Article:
Last weekend we stopped in at the Pig near Honiton, which claims to be a ‘Pub with Rooms’ but is in reality too marvellously lavish for such a description. We had some wine and a light supper in the ‘Folly’ outhouse- a lovely, spacious orangery that’s more informal than the main restaurant: a beautifully thought through space with cool lampshades.
One of the most impressive things about the Pig, other than the decor, was the restaurant menu: much of their veg and herbs are grown onsite, but everything else is sourced within 25 miles of the restaurant. Impressive, and somewhat sprawling- this is what can be achieved when you cook from a prolific kitchen garden.
The menu at the Pig makes me realise that sourcing locally and eating seasonally are two massive joys of living in the UK. The Pig have the luxury of being near the coast, as well, but in reality most of the UK is on the coast, relative to most of the countries and regions that have influenced our hitherto diverse tastes as a nation. By contrast, I can imagine a 25-mile menu at a restaurant in Illinois or Nevada being a bit less prosaic. I suppose that when people don’t have a choice, the limitation of an environment to provide diverse/nourishing/abundant foods could be summed up as poverty. It makes me realise how rich we are in the UK.
The countryside around Honiton is also home to River Cottage, who expound the same values concerning local sourcing and sustainability as the Pig, and have been doing so for over two decades. Perhaps they represent the generation above the Pig, in this sense… not only the Pig, but Well Kneaded too! It seems that sourcing, craftsmanship and sustainability have all converged to form a growing social priority that is coming to be represented more and more commonly in the UK and overseas- a positive development that holds much hope for the future! The origins of this ideology and the one that it replaces are interesting: it seems to take time for people to realise what they've got. I’m still learning.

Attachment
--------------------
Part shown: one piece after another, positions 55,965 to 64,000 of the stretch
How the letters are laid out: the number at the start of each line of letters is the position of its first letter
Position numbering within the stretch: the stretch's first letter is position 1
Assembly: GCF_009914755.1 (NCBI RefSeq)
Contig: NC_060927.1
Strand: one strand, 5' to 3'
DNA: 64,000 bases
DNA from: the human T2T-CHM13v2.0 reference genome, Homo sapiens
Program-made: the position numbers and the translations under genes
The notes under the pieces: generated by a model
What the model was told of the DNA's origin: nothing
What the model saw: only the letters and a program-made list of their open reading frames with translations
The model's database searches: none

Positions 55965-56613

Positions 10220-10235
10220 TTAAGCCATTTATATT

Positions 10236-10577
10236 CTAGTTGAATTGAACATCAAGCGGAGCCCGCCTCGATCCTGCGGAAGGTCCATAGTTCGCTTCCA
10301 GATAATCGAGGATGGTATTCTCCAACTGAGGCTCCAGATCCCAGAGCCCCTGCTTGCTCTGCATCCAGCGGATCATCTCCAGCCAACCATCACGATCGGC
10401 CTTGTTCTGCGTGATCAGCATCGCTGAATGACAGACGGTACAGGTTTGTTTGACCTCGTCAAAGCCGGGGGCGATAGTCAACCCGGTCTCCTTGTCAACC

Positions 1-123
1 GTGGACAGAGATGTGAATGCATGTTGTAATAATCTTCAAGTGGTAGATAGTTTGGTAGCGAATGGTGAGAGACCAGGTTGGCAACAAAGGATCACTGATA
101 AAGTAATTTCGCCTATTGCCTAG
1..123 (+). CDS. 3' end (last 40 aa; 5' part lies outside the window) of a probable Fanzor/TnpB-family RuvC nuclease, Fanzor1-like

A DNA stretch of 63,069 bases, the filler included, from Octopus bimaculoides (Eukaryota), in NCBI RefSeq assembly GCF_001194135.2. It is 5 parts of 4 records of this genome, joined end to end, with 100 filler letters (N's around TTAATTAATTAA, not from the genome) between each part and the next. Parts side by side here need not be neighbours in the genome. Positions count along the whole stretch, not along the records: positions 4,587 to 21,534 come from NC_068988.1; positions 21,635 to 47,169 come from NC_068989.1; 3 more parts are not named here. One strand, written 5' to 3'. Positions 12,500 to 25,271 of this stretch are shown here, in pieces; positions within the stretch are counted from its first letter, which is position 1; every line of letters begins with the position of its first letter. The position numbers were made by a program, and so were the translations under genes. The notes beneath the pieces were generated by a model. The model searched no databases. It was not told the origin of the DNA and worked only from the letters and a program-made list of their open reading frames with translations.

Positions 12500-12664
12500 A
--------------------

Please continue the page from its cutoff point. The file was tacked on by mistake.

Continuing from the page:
One of our principles at Well Kneaded is of multiple bottom lines: imagine finding a way of operating that, like an aeroplane taking off or a bird flying on thermals, enables everything to lift- employees are radically benefitted by their job; customers are benefitted emotionally as well as digestively because the staff are happy and skilled; society gets happier because of the ripple effect and the environment benefits because we take care over our sourcing and sustainability… This is the dream. Some days it feels like we’re leaping towards it; others like we’re crawling…
We were recently featured as one of five sustainably-minded street food traders in an article by Victoria Stewart for Foodism magazine. In the article she quotes Mark Jankel of Street Kitchen, who says, “Sustainability is not measurable, so one can only aspire to be better each day.” This is helpful, because aspiration doesn’t come out of guilt or pressure, but the freedom to aspire can help us realise that there are myriad possibilities out there to get hold of what’s good. Like Mark and Street Kitchen, we’re still learning. With sustainability, there is room to imagine, and, as Street Kitchen (try their burgers!!!!), River Cottage (read the first RC cookbook from 2001, especially the bit about catching cuttlefish!) and the Pig (visit the Pig!!!) teach us, what we might find is actually better and broader than we were probably expecting.